Luckily my experience at the dog beaches are generally pretty good. Once I take Mia's ball out, she doesn't notice anything/anyone around her. Her focus is on fetching the ball in the water. The annoying part is when other dogs that aren't being watched by their owners steal her ball in the water (as she's swimming to get it) or when she drops it in front of me and they run off with it! ARG! Poor Mia is just left standing there wondering where her ball went. At least there have been no fights when they do take her ball.

I prefer just taking her to daycare or schedule playdates where they're being monitored all the time. It's really help me learn her body language and play style. Dog parks are too much of a gong show, lazy owners just let their dogs run a muck while they stand there and socialize with other owners, completely ignoring their dogs.
 

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There are spoken POSTED rules in the dog park we used to go to (Stella isn't a fan now). And people would still bring nasty dogs, puppies under 4 months, not clean poop, and allow their dogs to wear choke chains/pinch collars. Just...you have to leave the second you sense trouble and see a neglectful owner or dog that seems really aggressive or fearful. Bad stuff will go down and I prefer to not be part of it.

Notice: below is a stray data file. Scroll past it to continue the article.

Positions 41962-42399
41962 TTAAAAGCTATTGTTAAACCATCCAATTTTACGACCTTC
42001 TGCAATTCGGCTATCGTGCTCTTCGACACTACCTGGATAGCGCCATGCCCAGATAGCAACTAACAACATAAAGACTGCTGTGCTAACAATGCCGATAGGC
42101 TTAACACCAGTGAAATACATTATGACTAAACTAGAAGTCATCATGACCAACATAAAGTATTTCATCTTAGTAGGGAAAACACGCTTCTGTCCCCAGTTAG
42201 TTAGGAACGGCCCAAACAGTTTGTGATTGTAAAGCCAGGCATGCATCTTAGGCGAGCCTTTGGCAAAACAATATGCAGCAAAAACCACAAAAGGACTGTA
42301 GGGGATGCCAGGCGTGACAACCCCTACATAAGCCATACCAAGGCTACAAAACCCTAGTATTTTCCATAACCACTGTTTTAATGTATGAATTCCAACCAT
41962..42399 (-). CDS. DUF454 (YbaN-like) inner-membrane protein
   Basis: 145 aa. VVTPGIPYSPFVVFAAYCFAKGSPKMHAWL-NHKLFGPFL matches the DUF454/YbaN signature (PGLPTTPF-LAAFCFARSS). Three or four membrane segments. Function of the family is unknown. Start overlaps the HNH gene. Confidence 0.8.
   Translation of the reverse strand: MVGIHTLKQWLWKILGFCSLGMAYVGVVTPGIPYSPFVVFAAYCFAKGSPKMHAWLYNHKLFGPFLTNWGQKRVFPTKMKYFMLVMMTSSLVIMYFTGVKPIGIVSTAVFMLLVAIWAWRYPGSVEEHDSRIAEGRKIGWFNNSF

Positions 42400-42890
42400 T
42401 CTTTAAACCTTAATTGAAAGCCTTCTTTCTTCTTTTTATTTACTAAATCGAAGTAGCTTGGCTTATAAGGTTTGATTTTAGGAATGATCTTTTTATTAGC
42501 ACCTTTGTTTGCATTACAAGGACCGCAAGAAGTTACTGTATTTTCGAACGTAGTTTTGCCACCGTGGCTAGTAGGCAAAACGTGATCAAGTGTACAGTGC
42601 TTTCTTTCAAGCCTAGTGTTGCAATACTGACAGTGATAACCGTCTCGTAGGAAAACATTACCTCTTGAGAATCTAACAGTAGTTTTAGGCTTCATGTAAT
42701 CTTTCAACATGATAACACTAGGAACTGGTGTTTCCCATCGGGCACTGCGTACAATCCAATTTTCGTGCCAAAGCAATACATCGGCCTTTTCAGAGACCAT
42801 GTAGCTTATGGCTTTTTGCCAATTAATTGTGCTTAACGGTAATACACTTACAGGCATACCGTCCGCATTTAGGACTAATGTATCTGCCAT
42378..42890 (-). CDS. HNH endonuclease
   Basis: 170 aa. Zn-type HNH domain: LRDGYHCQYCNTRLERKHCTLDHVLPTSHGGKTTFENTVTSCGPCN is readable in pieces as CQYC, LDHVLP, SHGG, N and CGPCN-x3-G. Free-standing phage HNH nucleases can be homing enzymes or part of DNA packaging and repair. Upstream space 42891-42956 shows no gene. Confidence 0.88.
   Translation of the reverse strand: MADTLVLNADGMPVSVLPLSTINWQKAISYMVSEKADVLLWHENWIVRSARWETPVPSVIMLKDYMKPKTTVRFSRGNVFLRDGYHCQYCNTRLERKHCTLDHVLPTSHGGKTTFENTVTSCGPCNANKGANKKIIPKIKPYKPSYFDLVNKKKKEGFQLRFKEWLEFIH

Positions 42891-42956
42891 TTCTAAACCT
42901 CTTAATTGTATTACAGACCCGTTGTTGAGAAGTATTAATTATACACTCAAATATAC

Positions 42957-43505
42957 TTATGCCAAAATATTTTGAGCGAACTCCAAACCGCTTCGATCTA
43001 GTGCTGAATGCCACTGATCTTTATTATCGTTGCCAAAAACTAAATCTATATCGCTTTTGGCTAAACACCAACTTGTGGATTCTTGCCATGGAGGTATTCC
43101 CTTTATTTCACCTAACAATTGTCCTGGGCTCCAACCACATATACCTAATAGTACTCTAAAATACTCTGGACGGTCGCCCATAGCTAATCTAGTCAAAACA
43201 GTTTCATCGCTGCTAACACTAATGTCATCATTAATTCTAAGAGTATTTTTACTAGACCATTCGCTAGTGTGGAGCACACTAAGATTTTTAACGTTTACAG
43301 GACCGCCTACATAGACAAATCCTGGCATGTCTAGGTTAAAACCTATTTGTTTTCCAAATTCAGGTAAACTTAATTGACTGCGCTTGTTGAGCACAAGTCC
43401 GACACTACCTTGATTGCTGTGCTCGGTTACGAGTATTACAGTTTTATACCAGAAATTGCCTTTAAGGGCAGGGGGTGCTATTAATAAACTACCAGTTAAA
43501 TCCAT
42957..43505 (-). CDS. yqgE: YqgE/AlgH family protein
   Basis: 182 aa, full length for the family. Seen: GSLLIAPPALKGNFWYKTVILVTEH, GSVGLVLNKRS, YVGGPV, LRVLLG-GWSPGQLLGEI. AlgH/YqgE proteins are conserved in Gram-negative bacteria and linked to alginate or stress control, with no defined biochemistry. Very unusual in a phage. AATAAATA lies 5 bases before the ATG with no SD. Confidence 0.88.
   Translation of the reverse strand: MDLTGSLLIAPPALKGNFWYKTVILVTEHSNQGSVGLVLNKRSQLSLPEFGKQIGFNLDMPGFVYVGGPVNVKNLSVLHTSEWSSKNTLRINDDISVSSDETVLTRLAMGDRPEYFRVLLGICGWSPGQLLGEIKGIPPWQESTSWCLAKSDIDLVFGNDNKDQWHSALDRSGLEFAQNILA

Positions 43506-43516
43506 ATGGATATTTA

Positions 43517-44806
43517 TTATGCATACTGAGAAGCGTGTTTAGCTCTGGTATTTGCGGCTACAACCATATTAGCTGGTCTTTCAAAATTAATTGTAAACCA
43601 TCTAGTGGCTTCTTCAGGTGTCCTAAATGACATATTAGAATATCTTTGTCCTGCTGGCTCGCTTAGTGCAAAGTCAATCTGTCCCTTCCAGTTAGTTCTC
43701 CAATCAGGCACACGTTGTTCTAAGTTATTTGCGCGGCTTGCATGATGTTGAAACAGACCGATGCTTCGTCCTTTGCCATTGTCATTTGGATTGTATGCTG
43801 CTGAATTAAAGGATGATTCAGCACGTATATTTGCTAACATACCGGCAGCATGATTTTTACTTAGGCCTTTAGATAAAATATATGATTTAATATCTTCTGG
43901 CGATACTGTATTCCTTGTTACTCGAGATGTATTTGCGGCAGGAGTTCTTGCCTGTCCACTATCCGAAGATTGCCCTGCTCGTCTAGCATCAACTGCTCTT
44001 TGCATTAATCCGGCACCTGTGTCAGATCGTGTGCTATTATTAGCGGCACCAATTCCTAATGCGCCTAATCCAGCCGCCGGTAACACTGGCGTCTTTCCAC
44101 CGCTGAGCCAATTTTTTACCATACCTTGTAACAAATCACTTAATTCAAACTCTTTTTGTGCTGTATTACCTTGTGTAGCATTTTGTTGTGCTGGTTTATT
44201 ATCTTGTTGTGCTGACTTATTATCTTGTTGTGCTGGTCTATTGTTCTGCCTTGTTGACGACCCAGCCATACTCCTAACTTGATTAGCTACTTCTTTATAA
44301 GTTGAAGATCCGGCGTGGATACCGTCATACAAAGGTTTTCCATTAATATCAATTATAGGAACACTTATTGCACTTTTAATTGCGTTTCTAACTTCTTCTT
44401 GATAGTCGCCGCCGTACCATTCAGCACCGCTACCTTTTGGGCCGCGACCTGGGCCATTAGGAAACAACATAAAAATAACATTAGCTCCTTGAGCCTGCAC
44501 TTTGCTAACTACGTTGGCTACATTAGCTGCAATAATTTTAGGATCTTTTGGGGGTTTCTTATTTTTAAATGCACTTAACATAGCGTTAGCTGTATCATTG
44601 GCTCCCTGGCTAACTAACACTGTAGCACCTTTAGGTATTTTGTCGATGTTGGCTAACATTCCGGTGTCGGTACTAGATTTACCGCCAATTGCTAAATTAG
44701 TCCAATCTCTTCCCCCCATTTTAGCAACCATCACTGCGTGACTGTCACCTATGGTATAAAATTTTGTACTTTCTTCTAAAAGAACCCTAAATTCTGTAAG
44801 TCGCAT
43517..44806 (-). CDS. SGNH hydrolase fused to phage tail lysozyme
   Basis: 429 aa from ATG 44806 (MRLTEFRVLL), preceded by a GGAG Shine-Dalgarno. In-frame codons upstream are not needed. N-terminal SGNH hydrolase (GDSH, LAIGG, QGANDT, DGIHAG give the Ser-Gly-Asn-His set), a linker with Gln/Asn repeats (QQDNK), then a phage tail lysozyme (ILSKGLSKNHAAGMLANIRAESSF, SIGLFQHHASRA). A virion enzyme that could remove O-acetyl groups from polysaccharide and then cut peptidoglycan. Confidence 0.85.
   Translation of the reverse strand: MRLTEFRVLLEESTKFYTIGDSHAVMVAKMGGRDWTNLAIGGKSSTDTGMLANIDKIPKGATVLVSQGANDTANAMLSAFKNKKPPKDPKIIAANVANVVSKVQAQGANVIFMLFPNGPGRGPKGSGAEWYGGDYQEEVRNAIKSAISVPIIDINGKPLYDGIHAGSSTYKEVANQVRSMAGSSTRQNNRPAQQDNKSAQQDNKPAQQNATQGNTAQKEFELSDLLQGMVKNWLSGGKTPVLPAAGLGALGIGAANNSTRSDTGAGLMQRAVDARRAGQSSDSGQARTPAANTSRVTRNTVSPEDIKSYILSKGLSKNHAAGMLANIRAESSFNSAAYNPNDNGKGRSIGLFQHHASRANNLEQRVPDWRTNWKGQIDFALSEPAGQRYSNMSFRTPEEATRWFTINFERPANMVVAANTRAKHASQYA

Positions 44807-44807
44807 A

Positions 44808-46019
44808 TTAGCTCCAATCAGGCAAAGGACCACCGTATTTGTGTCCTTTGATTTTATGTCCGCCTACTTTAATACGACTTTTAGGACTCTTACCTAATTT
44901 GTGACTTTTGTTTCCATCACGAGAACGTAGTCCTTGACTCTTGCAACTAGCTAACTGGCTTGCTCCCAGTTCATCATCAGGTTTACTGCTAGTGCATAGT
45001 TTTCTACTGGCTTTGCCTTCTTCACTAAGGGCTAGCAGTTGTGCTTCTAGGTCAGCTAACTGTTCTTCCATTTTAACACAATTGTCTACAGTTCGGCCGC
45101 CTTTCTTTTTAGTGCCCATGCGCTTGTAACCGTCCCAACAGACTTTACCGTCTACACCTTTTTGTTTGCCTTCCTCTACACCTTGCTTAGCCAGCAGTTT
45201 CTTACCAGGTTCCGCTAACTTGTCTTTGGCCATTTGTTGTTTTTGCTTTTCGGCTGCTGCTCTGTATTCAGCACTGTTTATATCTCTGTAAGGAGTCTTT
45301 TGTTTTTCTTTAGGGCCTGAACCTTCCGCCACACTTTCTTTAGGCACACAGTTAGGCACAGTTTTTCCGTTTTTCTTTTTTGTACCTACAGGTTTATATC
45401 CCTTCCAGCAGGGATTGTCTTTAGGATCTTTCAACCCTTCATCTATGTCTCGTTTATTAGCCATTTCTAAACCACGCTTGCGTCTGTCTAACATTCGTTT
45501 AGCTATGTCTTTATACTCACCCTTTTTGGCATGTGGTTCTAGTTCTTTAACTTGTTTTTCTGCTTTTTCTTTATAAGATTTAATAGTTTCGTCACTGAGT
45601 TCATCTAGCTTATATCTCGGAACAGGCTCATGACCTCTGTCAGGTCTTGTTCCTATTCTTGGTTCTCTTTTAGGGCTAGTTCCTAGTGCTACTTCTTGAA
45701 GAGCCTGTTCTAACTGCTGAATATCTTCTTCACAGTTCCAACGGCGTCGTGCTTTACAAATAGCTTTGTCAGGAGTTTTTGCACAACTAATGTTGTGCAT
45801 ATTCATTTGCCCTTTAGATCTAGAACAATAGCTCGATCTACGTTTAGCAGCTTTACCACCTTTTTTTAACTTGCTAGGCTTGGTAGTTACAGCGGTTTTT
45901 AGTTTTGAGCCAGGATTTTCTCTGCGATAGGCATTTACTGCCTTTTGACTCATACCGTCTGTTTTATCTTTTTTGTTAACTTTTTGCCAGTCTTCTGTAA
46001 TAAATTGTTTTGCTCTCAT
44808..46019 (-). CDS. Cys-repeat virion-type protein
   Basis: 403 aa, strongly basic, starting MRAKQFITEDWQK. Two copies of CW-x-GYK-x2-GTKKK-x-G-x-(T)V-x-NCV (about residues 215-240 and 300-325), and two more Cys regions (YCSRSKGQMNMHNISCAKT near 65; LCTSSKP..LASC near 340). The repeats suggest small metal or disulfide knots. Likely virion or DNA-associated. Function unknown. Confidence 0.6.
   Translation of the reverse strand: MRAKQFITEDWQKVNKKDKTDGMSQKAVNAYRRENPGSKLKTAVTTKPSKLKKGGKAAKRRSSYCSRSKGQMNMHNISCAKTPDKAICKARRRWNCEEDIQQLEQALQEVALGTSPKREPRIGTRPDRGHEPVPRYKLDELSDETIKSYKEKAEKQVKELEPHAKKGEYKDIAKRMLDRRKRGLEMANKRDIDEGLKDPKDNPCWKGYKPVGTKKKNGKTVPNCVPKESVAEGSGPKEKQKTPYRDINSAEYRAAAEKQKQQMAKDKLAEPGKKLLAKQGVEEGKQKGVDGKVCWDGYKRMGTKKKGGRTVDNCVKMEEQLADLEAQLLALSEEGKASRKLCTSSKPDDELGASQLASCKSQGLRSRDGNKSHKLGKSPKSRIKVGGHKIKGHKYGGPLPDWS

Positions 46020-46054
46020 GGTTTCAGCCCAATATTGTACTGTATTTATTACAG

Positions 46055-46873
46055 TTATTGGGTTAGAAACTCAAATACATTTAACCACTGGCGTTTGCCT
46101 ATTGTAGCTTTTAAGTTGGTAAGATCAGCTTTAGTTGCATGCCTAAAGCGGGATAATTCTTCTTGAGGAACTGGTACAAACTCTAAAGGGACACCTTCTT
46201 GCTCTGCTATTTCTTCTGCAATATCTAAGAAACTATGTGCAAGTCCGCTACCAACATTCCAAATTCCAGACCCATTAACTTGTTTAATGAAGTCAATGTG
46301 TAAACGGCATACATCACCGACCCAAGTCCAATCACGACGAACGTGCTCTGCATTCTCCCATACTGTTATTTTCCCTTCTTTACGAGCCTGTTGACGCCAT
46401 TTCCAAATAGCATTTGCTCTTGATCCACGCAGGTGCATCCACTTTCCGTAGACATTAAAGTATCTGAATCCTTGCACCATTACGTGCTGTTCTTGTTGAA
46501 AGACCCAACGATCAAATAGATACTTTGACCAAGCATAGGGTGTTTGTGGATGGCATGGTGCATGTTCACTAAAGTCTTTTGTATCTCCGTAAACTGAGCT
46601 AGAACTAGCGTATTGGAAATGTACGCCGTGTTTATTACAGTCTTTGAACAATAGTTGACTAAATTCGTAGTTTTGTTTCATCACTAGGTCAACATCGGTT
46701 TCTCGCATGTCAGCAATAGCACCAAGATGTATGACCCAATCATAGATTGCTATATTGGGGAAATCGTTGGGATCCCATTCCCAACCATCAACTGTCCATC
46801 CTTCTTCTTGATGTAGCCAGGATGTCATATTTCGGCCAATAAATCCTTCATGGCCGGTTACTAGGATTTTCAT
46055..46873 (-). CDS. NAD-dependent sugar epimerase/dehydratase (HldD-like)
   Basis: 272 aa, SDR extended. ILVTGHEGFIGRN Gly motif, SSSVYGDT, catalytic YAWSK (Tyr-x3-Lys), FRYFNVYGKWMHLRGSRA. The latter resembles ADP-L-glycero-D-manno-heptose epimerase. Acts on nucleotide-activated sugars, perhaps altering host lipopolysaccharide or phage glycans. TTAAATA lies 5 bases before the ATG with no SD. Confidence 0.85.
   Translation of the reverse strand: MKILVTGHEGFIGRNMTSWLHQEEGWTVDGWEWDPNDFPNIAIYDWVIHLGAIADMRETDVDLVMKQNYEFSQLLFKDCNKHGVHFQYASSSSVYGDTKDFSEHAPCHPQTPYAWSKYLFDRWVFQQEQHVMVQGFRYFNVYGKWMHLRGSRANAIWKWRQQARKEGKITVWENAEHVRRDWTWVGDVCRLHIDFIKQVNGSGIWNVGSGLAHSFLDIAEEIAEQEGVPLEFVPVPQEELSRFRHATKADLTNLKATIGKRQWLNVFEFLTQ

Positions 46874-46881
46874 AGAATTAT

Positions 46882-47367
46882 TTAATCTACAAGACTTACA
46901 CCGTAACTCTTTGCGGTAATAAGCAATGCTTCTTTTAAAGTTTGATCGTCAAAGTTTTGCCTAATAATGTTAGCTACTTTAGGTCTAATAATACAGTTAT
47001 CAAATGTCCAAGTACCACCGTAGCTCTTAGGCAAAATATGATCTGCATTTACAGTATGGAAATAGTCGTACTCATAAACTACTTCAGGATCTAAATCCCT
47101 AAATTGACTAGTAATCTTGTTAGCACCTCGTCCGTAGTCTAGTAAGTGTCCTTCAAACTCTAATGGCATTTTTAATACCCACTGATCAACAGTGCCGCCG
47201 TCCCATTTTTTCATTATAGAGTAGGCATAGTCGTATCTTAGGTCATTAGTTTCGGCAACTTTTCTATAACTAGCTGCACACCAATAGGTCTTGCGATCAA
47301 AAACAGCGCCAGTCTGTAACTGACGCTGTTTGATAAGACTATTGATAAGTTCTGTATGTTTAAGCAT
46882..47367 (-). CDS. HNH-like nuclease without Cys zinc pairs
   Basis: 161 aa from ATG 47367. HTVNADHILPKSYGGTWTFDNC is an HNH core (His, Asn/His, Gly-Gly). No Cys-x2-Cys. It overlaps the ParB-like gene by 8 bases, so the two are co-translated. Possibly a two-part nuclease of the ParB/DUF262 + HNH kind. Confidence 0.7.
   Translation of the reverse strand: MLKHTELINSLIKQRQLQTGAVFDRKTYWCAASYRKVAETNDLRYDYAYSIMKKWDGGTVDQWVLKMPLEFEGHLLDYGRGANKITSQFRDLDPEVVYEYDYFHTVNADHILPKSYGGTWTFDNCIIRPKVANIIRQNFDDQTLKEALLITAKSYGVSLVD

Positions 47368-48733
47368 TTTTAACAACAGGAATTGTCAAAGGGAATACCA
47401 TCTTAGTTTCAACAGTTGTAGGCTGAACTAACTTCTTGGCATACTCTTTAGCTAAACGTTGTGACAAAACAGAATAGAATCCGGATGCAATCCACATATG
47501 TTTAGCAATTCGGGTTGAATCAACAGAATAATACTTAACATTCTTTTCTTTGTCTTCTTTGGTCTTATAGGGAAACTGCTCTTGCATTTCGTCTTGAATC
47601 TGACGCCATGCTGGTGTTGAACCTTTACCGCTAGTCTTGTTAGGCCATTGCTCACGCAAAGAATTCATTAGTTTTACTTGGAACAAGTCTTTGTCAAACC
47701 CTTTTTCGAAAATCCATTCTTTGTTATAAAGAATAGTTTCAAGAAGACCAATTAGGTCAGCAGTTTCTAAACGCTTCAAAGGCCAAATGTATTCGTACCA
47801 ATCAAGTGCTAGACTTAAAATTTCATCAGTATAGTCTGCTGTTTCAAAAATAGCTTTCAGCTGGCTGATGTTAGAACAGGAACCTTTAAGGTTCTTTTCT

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It's very interesting to read all this.

We have a couple of dog parks around, most of them require an annual membership which ranges from $70-$180 (depending on if you're living in the county or not) and have a rule book so long I didn't even care to read it. To top it all off, they want vaccination records against everything (including this one tick disease which is not even present in this region). Since these are special vaccines, they also cost a good number of $$$ at the vets, because they have to special order them, jadajada.

My point is: I frequent a dog park which is free, was donated by the late owner of the property to the village. There is not much maintenance, no rules posted except that dogs must be leashed outside the fenced area. It has a water pump and a little separate enclosure for unsocial dogs to be able to play fetch with their owners or what not.
The dogs and the owners are all very social. There are picnic benches, you sit together, you talk and some are looking at their phone, but: if it gets a little unruly between the dogs, the owners are there right away to calm them down. I have seen one fight and it was broken up within seconds by the owner of one of the dogs.